Abu Dhabi, UAESaturday 21 September 2019

Island ferry service set for environmental breakthrough

Ship fuelled by green energy sets standard for maritime industry’s climate change challenge

The Shapinsay island ferry that is set to become the first zero-emissions ferry in the world. David Hibbert.
The Shapinsay island ferry that is set to become the first zero-emissions ferry in the world. David Hibbert.

Little has changed on the windswept Scottish island of Shapinsay in the three decades that David Swannie has crewed the car ferry that serves its 300-strong population. But his workplace is at the vanguard of an industrial revolution.

Mr Swannie, 61, works in the engine room of a ferry service which is set to be overhauled to become the world’s first ‘zero emissions’ ship using renewable energy culled from the unique environment of the Orkney Islands.

Scientists, engineers and the renewables industry are collaborating to use surplus power created from wind and wave projects in the 70-island archipelago off the northern tip of Scotland to fuel the new ferry.

The developers behind the project believe that the new ship – which is slated to be built and operating 2021 – will be a key landmark in the effort to cut climate change gases in a sector that is responsible for 80 per cent of global trade. Ship owners agreed last year to reduce the sector’s greenhouse gas emissions by at least 50 per cent by 2050.

Shipping accounts for about two per cent of global carbon emissions but overwhelmingly uses harmful heavy oils.

The sharp reduction targets in greenhouse gases will probably require a shift towards alternatively energy forms, say experts. Other potential options include using improved battery technology and potentially nuclear power.

“It’s a step into the real world of commercial shipping from boats” where hydrogen has been tested on a smaller scale, said Dr Martin Smith of the University of St Andrews and one of the architects of the project, HySeas III.

The Shapinsay experiment is unique as it uses excess green energy from local sources to create clean energy for the ship. For what the group of islands has in abundance - in addition to sea birds – is natural power.

Shapinsay has its own community wind turbine while test sites to harness tide and wave energy are run by the European Marine Energy Centre (EMEC) in Orkney.

The problem is what to do with it all. The islands create some 120 per cent of their renewable energy needs but limited connections with the mainland UK means that the excess cannot be exported and would be wasted.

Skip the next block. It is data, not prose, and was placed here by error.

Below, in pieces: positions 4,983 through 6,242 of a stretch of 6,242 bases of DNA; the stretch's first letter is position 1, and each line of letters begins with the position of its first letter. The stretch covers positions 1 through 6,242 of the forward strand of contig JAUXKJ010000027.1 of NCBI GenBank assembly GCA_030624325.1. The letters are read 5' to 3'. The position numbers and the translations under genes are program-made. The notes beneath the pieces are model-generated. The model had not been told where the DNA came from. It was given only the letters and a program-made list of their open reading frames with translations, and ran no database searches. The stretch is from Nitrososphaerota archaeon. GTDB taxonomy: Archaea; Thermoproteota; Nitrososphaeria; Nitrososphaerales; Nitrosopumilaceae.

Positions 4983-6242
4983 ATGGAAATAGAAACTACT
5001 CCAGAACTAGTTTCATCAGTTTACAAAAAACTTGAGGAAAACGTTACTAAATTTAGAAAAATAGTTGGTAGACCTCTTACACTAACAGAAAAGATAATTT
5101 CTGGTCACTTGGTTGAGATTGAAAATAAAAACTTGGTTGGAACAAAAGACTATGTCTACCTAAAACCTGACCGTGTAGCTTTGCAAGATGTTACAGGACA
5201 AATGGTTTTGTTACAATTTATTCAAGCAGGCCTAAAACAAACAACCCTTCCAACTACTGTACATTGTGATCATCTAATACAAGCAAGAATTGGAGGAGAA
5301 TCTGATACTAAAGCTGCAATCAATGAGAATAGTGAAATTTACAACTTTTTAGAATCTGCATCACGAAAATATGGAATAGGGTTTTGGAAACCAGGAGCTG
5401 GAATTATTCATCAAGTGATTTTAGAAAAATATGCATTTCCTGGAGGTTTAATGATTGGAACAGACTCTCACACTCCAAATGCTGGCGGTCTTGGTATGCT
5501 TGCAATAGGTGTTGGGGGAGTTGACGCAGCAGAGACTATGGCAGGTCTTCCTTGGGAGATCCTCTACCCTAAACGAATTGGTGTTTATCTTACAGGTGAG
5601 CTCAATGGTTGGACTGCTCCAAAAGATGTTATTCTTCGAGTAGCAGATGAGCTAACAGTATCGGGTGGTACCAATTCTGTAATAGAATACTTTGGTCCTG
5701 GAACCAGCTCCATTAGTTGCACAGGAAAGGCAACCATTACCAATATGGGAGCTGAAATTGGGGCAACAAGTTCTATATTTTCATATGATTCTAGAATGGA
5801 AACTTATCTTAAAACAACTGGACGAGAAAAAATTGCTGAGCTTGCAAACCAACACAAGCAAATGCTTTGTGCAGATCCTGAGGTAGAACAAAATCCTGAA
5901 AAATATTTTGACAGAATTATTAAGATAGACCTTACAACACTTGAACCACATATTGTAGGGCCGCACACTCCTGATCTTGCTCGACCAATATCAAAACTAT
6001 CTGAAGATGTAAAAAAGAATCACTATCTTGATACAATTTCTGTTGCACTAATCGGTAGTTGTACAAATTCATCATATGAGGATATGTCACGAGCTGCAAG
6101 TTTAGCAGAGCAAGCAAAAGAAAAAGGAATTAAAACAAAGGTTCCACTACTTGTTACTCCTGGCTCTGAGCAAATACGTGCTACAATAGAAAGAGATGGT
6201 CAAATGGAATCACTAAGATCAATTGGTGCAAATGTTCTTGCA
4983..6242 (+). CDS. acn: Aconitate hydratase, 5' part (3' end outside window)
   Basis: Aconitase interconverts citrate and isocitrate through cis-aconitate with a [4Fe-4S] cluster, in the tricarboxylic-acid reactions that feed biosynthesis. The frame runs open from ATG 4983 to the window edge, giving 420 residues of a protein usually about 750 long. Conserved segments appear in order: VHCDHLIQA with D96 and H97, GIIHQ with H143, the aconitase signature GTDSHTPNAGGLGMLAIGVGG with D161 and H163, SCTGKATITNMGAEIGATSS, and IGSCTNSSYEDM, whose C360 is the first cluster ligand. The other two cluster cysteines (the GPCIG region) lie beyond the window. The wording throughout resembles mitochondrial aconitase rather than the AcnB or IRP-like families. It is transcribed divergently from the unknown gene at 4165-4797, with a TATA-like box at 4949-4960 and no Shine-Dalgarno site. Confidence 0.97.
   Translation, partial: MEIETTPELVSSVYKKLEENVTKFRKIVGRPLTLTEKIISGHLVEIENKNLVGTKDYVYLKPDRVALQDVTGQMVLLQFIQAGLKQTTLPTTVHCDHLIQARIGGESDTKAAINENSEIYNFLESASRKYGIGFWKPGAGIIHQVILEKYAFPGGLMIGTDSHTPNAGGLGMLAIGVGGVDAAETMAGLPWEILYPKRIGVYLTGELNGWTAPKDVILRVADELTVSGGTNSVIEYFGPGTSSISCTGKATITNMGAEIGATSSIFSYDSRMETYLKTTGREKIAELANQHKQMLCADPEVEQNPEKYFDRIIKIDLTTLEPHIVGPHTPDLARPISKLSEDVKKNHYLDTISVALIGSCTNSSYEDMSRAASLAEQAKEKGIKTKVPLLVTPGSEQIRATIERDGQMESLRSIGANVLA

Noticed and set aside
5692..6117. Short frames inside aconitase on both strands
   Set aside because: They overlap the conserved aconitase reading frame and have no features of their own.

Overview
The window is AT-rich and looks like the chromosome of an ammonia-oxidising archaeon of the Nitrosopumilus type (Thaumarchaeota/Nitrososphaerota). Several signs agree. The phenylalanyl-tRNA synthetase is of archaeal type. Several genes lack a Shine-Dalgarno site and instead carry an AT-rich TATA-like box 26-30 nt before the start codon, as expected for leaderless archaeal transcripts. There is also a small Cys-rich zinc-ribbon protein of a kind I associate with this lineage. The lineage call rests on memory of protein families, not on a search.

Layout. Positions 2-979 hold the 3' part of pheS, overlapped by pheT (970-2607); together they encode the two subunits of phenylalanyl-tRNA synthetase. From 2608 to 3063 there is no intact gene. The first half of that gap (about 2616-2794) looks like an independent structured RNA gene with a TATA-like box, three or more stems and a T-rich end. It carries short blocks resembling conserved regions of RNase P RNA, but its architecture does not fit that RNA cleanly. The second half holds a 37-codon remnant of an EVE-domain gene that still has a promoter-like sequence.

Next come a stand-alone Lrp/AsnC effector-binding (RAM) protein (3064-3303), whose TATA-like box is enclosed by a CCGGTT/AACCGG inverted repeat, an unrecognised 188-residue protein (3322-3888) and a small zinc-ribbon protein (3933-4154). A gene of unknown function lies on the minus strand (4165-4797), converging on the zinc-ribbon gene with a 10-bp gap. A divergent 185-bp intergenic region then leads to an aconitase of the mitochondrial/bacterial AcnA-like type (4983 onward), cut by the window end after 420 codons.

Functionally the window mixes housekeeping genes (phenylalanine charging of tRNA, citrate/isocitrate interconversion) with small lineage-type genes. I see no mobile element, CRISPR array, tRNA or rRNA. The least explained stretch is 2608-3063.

And the problems with the energy infrastructure and low wages on the islands means that Orkney has some of the highest levels of fuel poverty in the UK – defined as spending more than ten per cent of income on energy needs, said island officials.

To create more value, the excess energy is siphoned to a plant where hydrogen is created and stored for use as a fuel. It will be used to heat a local school on the six-mile long island of Shapinsay and to fuel the refitted ferry without any negative impact on the environment. The only by-product from using hydrogen as a fuel is water.

The current ship is being fitted with a hybrid version of the system later this year before a specially-built vessel goes fully hydrogen in 2021.

The system has already been employed on buses, but Dr Smith said the Shapinsay ferry will be the first time that it has been used on a sea-going vessel of any size.

The ferry makes 12 crossings a day, making the 25-minute journey between the traditional farming community and Orkney’s largest of Kirkwall. It can carry a couple of lorries, cars and several hundred passengers, he said.

The challenge will be to scale up the project for use on ocean-going vessels. The hydrogen takes up considerable room for storage – which could lead to larger ships being built in the future to make up for the loss of storage space.

“It’s one thing that goes back and forth over short distances… when you go across the Atlantic or the Gulf that’s totally different,” said Dr Smith.

“That’s what I see as the big problem: we need much better ways of storing it in volume. This is the first step. There might be solutions that we can’t think of today but what they look like now is not clear.

“We won’t get investment and buying into this until we can show that it works on a shorter run.”

Hydrogen also poses fire hazards and Mr Swannie and his fellow crew members have received extra training in Glasgow to safely operate the hybrid model.

“They’ve spent a lot of money on it, so I hope it works,” he said.

Updated: September 16, 2019 02:57 PM

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